The Ninja Milkman Conspiracy (and Maze)

I’m a bit behind in my blogging, so I’ve got a bit of a “what I did this summer” catchup to do. First up is The Ninja Milkman Conspiracy, a cheap and cheerful oldskool scrolly Speccy demo made for this August’s International Vodka Party, featuring the classic circle interference effect, some creative use of dithering, and a dancing robot. What more could you ask for? The title, incidentally, was just something random and irrelevant to save it from being called ‘IVP 2008 demo’ (which is just as well, because there were already 2 other demos in the competition called that) but is actually a reference to the milkman at one of our offices who is able to deliver the milk and disappear without making a sound.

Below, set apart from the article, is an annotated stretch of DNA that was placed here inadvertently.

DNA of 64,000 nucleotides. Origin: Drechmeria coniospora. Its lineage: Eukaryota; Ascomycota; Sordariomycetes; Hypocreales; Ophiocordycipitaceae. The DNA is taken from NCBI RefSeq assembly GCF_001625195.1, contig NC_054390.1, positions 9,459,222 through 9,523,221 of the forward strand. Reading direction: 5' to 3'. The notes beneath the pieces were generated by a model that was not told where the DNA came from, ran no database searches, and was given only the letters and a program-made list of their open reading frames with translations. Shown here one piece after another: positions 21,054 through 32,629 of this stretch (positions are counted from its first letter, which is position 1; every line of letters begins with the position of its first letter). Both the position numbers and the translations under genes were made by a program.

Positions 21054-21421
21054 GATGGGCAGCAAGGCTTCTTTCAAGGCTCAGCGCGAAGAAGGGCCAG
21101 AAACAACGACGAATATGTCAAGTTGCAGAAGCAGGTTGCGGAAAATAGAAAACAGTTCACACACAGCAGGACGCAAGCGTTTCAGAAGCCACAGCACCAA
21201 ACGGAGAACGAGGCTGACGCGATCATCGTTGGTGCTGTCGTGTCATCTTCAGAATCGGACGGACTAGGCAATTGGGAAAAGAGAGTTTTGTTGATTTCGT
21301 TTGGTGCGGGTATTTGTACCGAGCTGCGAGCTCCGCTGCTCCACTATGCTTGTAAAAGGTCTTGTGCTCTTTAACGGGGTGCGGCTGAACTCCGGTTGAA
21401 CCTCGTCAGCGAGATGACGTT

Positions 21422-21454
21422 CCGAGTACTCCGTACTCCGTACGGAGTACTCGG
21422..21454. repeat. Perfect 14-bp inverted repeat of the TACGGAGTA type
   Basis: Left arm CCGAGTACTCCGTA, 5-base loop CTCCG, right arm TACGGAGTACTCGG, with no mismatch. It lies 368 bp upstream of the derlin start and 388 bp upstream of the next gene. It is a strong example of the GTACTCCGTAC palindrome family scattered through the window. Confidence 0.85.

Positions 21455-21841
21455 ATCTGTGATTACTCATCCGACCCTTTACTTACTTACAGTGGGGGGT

…All of which is ordinary enough, but the exciting thing (if you’re the sort of person to get excited about build scripts) is, um, the build script. I’ve been happily using makefiles for ages, but this time I finally flipped at the amount of redundant boilerplate you need to shove in there for a typical Spectrum project, even a small one like this – having to remember command line syntax, having to explicitly set up dependencies even though they’re all clearly marked as ‘include’ lines in the assembler file – so I came up with Maze, a Spectrum-oriented replacement for Make written in Ruby. Inevitably, being a scratch-my-own-itch sort of program, it’s a bit more hard-coded (and tuned towards my own way of working) than I’d like, but I reckon it’s enough of an improvement over bog-standard makefiles that it could conceivably be useful to other people. And if it is, maybe I’ll be encouraged to rewrite it in a more open-ended way some time…

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